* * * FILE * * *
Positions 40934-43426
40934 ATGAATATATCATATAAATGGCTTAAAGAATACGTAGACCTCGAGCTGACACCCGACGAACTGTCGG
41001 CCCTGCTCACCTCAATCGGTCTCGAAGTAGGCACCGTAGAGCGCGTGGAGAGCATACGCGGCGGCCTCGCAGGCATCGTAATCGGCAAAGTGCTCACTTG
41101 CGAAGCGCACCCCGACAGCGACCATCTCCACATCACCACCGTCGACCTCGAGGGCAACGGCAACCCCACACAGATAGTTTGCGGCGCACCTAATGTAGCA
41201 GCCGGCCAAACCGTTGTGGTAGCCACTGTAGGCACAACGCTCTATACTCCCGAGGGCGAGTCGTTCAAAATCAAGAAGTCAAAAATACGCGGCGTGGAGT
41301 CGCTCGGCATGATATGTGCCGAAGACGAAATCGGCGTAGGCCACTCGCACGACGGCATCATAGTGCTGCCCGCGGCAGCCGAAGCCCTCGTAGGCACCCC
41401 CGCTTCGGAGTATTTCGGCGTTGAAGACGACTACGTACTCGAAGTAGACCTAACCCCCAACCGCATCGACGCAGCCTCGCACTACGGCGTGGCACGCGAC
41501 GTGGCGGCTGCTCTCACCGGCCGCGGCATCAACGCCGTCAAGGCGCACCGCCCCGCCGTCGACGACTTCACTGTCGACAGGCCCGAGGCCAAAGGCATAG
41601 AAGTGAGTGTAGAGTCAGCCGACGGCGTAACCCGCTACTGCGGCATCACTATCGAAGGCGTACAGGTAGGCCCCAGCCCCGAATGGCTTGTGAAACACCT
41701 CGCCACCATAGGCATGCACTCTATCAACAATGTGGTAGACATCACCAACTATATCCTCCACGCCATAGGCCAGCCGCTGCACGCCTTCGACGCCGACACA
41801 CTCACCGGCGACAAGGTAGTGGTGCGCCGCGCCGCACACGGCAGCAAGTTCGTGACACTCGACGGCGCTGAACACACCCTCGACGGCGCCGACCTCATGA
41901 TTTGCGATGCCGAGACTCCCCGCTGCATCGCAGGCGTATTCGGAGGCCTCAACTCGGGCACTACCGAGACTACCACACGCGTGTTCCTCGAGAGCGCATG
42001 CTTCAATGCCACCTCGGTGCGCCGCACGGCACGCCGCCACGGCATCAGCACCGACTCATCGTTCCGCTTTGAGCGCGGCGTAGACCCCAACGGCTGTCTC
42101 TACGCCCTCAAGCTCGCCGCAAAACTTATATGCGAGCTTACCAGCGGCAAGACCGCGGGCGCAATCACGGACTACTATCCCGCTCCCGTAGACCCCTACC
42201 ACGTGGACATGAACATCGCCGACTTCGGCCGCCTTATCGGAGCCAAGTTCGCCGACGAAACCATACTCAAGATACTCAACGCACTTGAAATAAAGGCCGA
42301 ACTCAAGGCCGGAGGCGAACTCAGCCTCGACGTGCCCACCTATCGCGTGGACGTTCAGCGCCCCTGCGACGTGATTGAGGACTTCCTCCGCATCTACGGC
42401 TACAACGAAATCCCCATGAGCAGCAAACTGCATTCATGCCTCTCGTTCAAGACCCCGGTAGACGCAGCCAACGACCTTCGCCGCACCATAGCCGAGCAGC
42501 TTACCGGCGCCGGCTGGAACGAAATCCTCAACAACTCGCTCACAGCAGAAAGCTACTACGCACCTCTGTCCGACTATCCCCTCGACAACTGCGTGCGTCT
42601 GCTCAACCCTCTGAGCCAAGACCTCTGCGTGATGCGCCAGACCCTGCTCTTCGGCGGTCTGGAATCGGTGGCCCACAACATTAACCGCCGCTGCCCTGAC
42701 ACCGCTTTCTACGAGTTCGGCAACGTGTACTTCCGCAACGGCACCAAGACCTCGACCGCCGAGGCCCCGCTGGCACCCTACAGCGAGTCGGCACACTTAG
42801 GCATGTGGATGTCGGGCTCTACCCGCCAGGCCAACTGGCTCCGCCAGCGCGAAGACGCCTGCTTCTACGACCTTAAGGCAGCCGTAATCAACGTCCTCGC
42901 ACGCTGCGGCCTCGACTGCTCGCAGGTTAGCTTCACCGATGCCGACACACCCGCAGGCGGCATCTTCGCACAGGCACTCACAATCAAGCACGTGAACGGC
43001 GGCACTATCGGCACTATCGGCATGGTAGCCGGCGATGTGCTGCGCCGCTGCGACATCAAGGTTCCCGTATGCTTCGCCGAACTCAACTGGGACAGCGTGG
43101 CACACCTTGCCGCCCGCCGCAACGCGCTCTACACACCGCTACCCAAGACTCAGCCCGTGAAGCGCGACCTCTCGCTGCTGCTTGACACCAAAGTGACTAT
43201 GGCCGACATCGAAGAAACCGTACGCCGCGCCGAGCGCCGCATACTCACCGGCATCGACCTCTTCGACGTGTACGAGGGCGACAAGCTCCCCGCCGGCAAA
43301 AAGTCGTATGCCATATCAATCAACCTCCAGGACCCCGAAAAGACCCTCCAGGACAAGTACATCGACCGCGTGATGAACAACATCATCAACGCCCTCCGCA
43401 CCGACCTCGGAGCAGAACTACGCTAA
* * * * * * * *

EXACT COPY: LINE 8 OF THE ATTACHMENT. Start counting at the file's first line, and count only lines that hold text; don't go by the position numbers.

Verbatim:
41501 GTGGCGGCTGCTCTCACCGGCCGCGGCATCAACGCCGTCAAGGCGCACCGCCCCGCCGTCGACGACTTCACTGTCGACAGGCCCGAGGCCAAAGGCATAG